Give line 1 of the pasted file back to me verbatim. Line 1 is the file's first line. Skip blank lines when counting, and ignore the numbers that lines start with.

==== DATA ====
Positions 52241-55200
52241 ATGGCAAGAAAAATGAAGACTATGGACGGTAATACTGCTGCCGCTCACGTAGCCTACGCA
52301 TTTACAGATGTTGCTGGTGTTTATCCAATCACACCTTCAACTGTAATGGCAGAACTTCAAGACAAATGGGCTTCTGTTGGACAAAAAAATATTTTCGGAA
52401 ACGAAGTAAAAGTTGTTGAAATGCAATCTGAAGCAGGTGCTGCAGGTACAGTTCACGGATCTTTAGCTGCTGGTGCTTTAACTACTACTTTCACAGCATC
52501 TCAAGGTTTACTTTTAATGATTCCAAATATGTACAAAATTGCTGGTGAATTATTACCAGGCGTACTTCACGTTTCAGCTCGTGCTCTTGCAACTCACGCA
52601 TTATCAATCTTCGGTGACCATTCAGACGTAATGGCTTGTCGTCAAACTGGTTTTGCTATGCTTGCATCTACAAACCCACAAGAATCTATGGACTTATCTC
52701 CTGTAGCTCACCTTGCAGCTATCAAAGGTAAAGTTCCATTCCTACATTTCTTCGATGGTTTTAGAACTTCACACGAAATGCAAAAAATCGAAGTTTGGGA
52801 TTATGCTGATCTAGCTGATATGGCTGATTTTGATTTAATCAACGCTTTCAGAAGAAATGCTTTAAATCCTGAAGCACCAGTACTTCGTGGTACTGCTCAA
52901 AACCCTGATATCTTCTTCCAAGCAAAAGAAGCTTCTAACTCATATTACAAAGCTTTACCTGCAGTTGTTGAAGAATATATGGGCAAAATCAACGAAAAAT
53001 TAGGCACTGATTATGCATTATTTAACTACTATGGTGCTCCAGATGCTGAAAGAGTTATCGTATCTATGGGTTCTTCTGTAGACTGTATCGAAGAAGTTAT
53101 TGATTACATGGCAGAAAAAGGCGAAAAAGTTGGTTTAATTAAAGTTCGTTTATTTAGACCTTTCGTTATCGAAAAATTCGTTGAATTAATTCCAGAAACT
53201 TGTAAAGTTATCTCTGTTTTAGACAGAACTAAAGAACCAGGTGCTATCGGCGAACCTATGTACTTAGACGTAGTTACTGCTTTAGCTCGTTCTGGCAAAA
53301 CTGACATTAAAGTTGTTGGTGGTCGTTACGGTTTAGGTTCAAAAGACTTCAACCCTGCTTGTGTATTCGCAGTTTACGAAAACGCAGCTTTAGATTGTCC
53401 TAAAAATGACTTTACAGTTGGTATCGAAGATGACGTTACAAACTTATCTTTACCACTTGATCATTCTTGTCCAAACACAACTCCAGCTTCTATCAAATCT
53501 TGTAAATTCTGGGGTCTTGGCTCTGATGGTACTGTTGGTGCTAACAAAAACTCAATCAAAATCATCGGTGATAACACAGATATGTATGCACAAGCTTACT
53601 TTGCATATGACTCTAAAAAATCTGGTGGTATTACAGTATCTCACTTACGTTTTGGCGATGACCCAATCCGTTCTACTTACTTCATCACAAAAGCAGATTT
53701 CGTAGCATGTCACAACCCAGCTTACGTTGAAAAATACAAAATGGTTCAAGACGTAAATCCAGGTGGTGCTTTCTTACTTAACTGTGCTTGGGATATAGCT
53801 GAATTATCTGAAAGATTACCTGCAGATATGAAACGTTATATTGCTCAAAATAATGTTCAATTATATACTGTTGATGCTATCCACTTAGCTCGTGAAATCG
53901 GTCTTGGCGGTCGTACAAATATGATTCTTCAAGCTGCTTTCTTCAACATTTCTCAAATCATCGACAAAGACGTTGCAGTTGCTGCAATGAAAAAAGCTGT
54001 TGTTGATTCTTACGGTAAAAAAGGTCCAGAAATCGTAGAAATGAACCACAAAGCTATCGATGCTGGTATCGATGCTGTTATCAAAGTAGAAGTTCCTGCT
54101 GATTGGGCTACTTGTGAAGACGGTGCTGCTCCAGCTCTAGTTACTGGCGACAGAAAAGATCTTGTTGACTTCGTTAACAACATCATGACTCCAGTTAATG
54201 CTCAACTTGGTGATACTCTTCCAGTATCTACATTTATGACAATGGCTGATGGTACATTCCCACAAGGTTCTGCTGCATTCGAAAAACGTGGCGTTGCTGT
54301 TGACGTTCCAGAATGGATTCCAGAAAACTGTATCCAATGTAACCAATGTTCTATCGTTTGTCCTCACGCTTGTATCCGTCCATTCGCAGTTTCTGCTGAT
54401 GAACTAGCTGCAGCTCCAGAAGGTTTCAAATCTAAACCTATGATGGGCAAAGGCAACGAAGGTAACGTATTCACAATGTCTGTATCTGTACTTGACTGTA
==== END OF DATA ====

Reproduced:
Positions 52241-55200